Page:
09/03/2008 2:16 PM ET
Old game for the Old Continent
Books details growth of baseball in Europe
By Doug Miller / MLB.com
Josh Chetwynd is happy to report that not only do people in England like Major League Baseball, but he's paid to tell them all about it on television.
Chetwynd, an American born in London who returned to the land of his birth to play for the Great Britain national baseball team, is an analyst for Five, a U.K. station that broadcasts MLB games.
He's also an author, and his new book, "Baseball in Europe: A Country by Country History" (McFarland, 334 pages) is a comprehensive, handy reference guide to everything you need to know about America's Pastime in the Old Continent, which, believe it or not, is played at improving levels in the 40 countries mentioned in the book.
"The number of baseball players here is miniscule compared to in the States, but the enthusiasm from the people who do play here is very high, and they want to expand the sport here," Chetwynd says.
"They want to bring more attention to it and realize people love it here. You really want to see them all succeed."
The book should help in that regard. In addition to detailing the surprising history of baseball in 40 European countries, Chetwynd also included appendices that include everything from a list of Major Leaguers who have played in European domestic leagues to a glossary of baseball terms in seven European languages.
Chetwynd's own European baseball story makes him the perfect source of all this information.
He played on the Northwestern University team and was a teammate of current big-leaguer Mark Loretta. After college, he tried independent Minor League ball for a season and then embarked on a journalism career that took him to U.S. News and World Report at the age of 24. But while surfing the Internet, he found out about the British Baseball Federation.
"I was completely blown away," he says. "I emailed them and found out they had a national team. I went out there, joined the team, we won the B pool to get to the top level of baseball in Europe, and I was hooked after that."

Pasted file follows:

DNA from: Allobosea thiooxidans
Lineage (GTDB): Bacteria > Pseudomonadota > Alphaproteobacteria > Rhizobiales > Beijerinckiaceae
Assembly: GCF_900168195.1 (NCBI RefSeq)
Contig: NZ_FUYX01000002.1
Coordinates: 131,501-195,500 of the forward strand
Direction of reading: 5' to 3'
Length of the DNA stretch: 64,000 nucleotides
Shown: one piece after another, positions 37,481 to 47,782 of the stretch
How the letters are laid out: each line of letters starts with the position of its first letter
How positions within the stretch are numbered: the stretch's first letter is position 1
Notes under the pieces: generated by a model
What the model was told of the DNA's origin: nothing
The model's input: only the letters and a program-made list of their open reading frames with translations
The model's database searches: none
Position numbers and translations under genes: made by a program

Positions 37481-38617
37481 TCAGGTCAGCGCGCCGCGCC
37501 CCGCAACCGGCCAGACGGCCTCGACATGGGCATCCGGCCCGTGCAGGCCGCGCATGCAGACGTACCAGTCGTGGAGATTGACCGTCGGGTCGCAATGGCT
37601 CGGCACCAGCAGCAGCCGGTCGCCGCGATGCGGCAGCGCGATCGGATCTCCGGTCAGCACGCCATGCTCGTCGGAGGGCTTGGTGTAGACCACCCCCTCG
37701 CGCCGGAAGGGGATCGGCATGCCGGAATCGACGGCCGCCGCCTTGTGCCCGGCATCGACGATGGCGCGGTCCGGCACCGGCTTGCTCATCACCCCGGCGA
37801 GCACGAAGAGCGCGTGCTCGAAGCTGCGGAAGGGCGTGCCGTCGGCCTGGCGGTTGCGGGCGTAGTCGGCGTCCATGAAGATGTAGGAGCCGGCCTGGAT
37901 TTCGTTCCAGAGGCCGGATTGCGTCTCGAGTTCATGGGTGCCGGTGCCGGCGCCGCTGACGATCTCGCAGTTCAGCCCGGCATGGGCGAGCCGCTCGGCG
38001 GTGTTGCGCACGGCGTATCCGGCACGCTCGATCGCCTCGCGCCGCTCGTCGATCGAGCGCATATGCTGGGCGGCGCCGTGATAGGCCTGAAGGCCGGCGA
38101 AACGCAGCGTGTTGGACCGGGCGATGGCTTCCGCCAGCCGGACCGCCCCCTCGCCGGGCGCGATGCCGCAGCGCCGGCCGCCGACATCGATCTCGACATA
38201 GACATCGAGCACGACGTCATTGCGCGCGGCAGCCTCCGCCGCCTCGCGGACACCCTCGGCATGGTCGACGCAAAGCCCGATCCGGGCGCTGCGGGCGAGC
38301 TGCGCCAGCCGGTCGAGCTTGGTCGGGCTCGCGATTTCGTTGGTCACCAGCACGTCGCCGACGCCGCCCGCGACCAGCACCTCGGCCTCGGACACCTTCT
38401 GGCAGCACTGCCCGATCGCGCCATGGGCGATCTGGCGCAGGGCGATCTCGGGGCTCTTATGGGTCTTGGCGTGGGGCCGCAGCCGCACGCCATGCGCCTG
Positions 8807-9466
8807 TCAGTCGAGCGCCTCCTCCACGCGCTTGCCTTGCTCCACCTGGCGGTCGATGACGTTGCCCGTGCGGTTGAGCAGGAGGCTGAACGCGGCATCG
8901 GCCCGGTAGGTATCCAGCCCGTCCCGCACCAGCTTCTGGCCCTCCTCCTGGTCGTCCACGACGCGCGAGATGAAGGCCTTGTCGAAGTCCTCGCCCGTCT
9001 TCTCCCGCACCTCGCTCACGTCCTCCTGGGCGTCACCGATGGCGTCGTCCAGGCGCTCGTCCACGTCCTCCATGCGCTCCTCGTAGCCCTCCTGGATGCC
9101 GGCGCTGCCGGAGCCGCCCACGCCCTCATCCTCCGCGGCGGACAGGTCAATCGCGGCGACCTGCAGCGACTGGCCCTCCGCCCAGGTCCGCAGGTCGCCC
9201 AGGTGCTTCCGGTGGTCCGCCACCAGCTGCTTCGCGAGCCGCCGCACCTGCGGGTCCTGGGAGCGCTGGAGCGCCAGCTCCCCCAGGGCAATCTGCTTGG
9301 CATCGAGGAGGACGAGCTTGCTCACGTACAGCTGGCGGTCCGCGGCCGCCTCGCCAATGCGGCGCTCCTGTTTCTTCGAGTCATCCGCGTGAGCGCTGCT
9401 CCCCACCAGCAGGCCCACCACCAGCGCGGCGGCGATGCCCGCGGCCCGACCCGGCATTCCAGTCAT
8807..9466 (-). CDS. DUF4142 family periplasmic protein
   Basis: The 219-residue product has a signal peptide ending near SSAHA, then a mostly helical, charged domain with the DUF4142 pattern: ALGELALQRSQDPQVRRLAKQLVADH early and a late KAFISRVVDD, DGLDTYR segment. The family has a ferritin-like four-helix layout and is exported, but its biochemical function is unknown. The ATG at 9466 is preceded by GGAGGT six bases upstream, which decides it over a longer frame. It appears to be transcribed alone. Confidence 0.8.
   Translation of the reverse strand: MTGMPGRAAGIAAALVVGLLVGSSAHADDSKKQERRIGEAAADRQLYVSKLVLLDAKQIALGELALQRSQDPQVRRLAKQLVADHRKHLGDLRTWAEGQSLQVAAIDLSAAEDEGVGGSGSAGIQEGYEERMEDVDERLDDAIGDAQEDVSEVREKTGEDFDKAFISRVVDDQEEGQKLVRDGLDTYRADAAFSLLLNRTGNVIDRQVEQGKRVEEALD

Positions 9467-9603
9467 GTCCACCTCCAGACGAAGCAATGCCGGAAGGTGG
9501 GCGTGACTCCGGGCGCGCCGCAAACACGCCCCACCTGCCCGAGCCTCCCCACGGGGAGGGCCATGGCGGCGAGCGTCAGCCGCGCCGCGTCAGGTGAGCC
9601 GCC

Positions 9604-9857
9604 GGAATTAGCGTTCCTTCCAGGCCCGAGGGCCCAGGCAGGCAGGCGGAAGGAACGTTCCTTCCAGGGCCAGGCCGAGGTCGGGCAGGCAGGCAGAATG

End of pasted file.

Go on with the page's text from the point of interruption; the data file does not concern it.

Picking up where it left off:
The British team, with Chetwynd behind the plate, played in the European Championships in 1999 and 2001, and Chetwynd moved to England permanently in November of 2001, working in MLB's London office on game development, licensing for merchandising and television licensing.
He moved to Sweden to play professionally in 2003, and he considers it one of the best times of his life.
"This was my second chance to get paid to play, and although the standard of play was significantly lower than in the States, it was still probably the level of decent junior college baseball. The best players were quite good, there were a couple of Americans with indie ball or some pro experience, and we were in Oskarshamn, this small town in southeast Sweden.
"I got a great cottage right on the Baltic Sea, and we ended up doing really well. It was the best season the team ever had."
Chetwynd played all over Europe and did countless hours of research for the book. Throughout its pages, the reader will note the many differences between the countries and how they play and view the game.
As Chetwynd explains and writes, Italy and the Netherlands are the best teams in Europe and the most developed as far as quality of facilities. He describes a "second tier" as including the Czech Republic, Germany, Spain and Sweden.
"The book is meant to explain the history of sport in Europe and to give you some sense of the culture," Chetwynd says. "Unique baseball cultures have come about in some of these countries, such as Italy and Croatia. Increasingly, there's a mixture of whatever the prevalent culture is mixed with the American flair and taste for baseball."
Chetwynd explains that Russian baseball, for example, is influenced by the game in Japan and Cuba. And in Spain, the game is played with a direct influence from the very advanced baseball played in Venezuela.
But Chetwynd also unearthed stories that American baseball fans will be amazed to read.
"I'll bet that a lot of Americans don't know that Russia, before the revolution, was the primary exporter of horsehide for Major League baseballs," Chetwynd says. "There was fear that if trade wasn't normalized, there wouldn't be this great tartan horsehide for baseballs.
"And there are a lot of great Italian stories. In the late 19th century, a guy happened across a game of baseball played by monks decked out in full monk regalia."
Chetwynd also mentioned a tale from Croatia where soldiers at the Serbian border would play baseball at night with tanks rolling in the background, the beautiful baseball parks among the Tuscan hills in Italy, and the day the great Hall of Famer Stan Musial visited a Little League game in Poland to honor his own ancestry.
"I hope there's a little bit of everything in the book and that people learn how passionate Europeans are about baseball," Chetwynd says.
"The sport isn't as good as it is in America, and it's got a long way to go to get there, but they're trying, and it's exciting to see and be a part of."
Doug Miller is a Senior Writer for MLB.com/Entertainment. This story was not subject to the approval of Major League Baseball or its clubs.